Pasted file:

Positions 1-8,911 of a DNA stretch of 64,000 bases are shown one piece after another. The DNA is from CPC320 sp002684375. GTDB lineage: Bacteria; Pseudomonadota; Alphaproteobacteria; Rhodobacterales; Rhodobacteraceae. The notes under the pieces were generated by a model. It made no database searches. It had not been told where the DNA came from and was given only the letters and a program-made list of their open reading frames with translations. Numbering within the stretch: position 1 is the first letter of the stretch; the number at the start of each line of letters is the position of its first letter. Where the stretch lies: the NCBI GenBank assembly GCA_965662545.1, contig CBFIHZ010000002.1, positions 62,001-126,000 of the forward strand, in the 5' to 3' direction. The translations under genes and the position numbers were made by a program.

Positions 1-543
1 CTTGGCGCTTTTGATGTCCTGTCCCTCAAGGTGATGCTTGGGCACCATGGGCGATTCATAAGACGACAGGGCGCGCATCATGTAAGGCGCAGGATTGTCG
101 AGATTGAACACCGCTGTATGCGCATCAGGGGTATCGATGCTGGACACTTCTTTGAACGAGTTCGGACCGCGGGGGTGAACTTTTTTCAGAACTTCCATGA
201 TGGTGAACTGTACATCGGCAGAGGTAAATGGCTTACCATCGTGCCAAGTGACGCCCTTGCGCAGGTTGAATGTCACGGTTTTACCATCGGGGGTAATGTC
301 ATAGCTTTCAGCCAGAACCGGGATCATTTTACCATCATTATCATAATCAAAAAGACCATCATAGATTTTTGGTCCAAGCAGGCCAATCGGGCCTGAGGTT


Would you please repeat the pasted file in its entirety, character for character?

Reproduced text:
Positions 1-8,911 of a DNA stretch of 64,000 bases are shown one piece after another. The DNA is from CPC320 sp002684375. GTDB lineage: Bacteria; Pseudomonadota; Alphaproteobacteria; Rhodobacterales; Rhodobacteraceae. The notes under the pieces were generated by a model. It made no database searches. It had not been told where the DNA came from and was given only the letters and a program-made list of their open reading frames with translations. Numbering within the stretch: position 1 is the first letter of the stretch; the number at the start of each line of letters is the position of its first letter. Where the stretch lies: the NCBI GenBank assembly GCA_965662545.1, contig CBFIHZ010000002.1, positions 62,001-126,000 of the forward strand, in the 5' to 3' direction. The translations under genes and the position numbers were made by a program.

Positions 1-543
1 CTTGGCGCTTTTGATGTCCTGTCCCTCAAGGTGATGCTTGGGCACCATGGGCGATTCATAAGACGACAGGGCGCGCATCATGTAAGGCGCAGGATTGTCG
101 AGATTGAACACCGCTGTATGCGCATCAGGGGTATCGATGCTGGACACTTCTTTGAACGAGTTCGGACCGCGGGGGTGAACTTTTTTCAGAACTTCCATGA
201 TGGTGAACTGTACATCGGCAGAGGTAAATGGCTTACCATCGTGCCAAGTGACGCCCTTGCGCAGGTTGAATGTCACGGTTTTACCATCGGGGGTAATGTC
301 ATAGCTTTCAGCCAGAACCGGGATCATTTTACCATCATTATCATAATCAAAAAGACCATCATAGATTTTTGGTCCAAGCAGGCCAATCGGGCCTGAGGTT